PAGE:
Creating a Gold Coin

Look around the Graphics Lab

These are the steps I used to create a gold coin with an embossed faerie dragon image (see right) on it. The tools used were XV X Windows Image Viewer and Editor, ImageMagick Image Filters, and GifTrans for setting transparencies.

[image] dragon1.gif: Original image rescaled and gray scaled

[image] dragon2.gif: The image is resized to provide space for the coin edge.

Also to allow the image to emboss better the gray scale warped so solid black is the same as the background and the insides of the figure darkened. On an different image, it may have been better for me to have flood filled the background to the same color as the border.

Border outlines are often the reason a image fails to emboss nicely as it produces a `ridge' along the edge of the image instead of a smooth indentation over the whole image.

[image] dragon3.gif: Coin edge circle made with

    convert -pen '#000' -draw 'circle 50,50 60,90' dragon2.gif dragon3.gif
    convert -pen '#FFF' -draw 'circle 50,50 60,87' dragon3.gif dragon3.gif

[image] dragon4.gif: edge added using
    combine -compose bumpmap dragon2.gif dragon3.gif dragon4.gif
NOTE: Imagemagick combine did not have a grayscale multiply!
Is their a better way?

[image] dragon5.gif: XV embossed and, gray scale inverted, Note this should probably have also been smoothed within XV at this point to make a cleaner image. But I forgot to do this, and it has to be done before the next step to give a good sharp transparent edge.

[image] dragon5_im.gif: ImageMagick embossed and then inverted with XV. Look at the image noise under the tail, and the IM emboss is not as smooth as the XV emboss, the pure black and white also makes it difficult to color modify latter.

[image] dragon6.gif: Draw a circle mask one pixel larger then the coin edge ring, using
    convert -pen '#000' -draw 'circle 50,50 60,91' dragon3.gif dragon6.gif
The outside color (to make transparent) is then set, while the inside of the transparency mask is made transparent. This is the reverse transparency to what will be in the final image.

[image] dragon7.gif: Masked emboss to add a non-greyscale color for transparency
    combine -compose over dragon5.gif dragon6.gif dragon7.gif

[image] gold_dragon.gif: Final image with grayscale colored gold (lots of XV color editing) and mask color set to transparent using giftrans.

NOTE: re-coloring could also have need performed immediately after the embossing, and in fact is probably better done at that stage.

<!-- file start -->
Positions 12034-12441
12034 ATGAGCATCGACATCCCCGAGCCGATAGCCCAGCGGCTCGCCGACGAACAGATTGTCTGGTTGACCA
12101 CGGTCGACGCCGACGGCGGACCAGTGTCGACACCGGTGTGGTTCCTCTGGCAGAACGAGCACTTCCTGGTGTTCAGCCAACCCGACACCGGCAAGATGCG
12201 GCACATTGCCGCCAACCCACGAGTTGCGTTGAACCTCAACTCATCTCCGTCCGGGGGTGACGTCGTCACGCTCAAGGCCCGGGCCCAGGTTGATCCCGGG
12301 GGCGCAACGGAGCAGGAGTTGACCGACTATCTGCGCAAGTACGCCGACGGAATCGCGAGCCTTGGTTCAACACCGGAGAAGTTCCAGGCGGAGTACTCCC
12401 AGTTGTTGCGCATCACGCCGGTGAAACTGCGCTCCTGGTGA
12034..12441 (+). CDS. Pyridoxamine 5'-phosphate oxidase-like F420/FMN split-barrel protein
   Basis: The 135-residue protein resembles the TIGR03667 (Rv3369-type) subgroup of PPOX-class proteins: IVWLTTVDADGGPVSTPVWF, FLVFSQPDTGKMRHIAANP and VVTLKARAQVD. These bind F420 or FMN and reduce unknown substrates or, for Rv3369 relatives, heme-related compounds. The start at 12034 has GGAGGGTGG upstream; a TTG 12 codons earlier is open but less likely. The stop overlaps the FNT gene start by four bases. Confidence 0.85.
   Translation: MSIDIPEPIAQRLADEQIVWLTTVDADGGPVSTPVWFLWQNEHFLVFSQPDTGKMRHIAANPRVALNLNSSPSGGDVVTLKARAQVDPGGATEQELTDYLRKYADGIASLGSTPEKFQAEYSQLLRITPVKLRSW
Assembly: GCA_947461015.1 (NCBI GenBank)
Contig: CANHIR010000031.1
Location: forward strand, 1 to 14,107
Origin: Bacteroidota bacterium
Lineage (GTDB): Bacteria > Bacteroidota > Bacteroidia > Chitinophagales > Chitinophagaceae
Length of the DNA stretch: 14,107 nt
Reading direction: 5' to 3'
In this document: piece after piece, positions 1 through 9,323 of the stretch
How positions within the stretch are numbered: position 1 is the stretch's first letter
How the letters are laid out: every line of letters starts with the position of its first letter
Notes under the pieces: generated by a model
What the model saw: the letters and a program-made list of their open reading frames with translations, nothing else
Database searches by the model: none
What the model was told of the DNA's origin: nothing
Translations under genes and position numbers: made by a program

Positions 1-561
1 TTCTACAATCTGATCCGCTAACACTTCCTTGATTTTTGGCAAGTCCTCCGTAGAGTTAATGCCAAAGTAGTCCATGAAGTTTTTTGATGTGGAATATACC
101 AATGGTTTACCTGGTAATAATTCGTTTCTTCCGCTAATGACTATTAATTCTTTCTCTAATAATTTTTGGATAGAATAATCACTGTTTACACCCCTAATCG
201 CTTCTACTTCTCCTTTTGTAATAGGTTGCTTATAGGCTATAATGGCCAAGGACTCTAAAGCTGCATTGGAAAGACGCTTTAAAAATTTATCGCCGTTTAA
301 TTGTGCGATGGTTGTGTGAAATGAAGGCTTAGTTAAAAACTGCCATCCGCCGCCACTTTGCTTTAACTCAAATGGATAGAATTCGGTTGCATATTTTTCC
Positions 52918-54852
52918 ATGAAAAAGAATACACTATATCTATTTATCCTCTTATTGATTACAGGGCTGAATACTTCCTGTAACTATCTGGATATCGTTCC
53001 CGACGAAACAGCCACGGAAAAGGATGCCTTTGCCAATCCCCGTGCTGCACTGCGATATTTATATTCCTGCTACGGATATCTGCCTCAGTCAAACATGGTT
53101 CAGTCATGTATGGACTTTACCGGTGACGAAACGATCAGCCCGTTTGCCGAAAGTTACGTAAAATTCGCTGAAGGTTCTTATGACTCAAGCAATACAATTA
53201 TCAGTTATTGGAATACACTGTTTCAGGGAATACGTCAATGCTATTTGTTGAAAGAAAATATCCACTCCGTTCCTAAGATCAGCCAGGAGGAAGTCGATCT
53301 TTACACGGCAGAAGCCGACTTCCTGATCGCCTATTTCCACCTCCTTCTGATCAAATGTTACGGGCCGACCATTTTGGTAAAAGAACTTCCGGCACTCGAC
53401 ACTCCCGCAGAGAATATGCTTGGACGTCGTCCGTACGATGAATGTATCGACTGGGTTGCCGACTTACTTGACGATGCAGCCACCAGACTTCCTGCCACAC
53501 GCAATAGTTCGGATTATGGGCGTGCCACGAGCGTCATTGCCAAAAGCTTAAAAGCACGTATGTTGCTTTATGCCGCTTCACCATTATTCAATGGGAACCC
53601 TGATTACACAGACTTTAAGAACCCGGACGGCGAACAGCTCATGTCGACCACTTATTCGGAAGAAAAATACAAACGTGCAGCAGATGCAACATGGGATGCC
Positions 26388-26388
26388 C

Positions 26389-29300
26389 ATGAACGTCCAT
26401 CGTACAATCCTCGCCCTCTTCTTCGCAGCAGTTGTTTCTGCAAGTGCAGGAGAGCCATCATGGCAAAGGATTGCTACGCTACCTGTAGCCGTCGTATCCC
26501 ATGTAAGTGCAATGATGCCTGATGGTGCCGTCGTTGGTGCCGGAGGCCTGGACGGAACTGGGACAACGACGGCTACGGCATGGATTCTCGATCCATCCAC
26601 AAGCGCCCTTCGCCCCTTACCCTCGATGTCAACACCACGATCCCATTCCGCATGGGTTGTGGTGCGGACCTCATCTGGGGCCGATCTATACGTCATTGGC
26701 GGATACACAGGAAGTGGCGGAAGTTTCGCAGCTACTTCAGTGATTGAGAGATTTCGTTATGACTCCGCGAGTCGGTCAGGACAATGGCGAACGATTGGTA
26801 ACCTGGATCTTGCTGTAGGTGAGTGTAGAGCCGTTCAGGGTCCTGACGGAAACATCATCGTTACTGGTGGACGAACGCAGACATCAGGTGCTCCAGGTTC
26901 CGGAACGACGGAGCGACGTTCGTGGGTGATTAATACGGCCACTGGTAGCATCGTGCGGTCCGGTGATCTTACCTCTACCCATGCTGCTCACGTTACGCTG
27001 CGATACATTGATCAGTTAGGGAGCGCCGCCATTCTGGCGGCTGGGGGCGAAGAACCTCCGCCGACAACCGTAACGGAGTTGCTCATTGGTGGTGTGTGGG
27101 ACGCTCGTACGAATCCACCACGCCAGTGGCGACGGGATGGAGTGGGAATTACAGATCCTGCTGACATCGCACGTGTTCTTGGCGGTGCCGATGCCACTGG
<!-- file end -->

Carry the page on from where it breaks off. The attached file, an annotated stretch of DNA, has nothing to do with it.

[image] gold_dragon_edge.gif: Example of further processing using XV. Coin rotated 30 degrees clock-wise, height shunk to 40% of original height, and image smoothed before saving. All that is now needed is to clean the image edges for transparency and to give the coin a bit of thickness.

NOTE: Any other rotation does not seem to work as the shadows become wrong. For other rotations, the image will have to be rotated first, embossed, and then the rest of the above steps applied.

XV does not have a `matte' channel as such after the above processing the image edges have been anti-aliased into the transparency color (Bad move). To avoid this you should keep the mask separate to the image, processing in a simular way, masking only as the final step.

As ImageMagick does have a `matte' or transparent image channel it may do the above processing better, retaining the mask without this anti-aliasing between the image and the transparency.

Picking a mask color which is the same as the final background of the image would have mean you would not have to worry about this anti-aliasing effect but would produce a `shadow' around the image on any other background color, or no transpareny mask at all.

Update if you create a X bitmap of the transparency color a new option to ImageMagick "convert" command will now let you ues it as a transparency mask using a command like...

    combine -compose ReplaceMatte dragon3.gif mask.xbm dragon6.gif

Imagemagick also allows `opaque transparency' (matte channel) with partical transpency (use the above with a shaded mask image), but the GIF format does not! Formats which allow partical transparency include MIFF, TIFF, or PNG.

Created: 16 February 1997
Updated: 14 May 1998
Author: Anthony Thyssen, <anthony@cit.gu.edu.au>
URL: http://www.cit.gu.edu.au/~anthony/graphics/coin/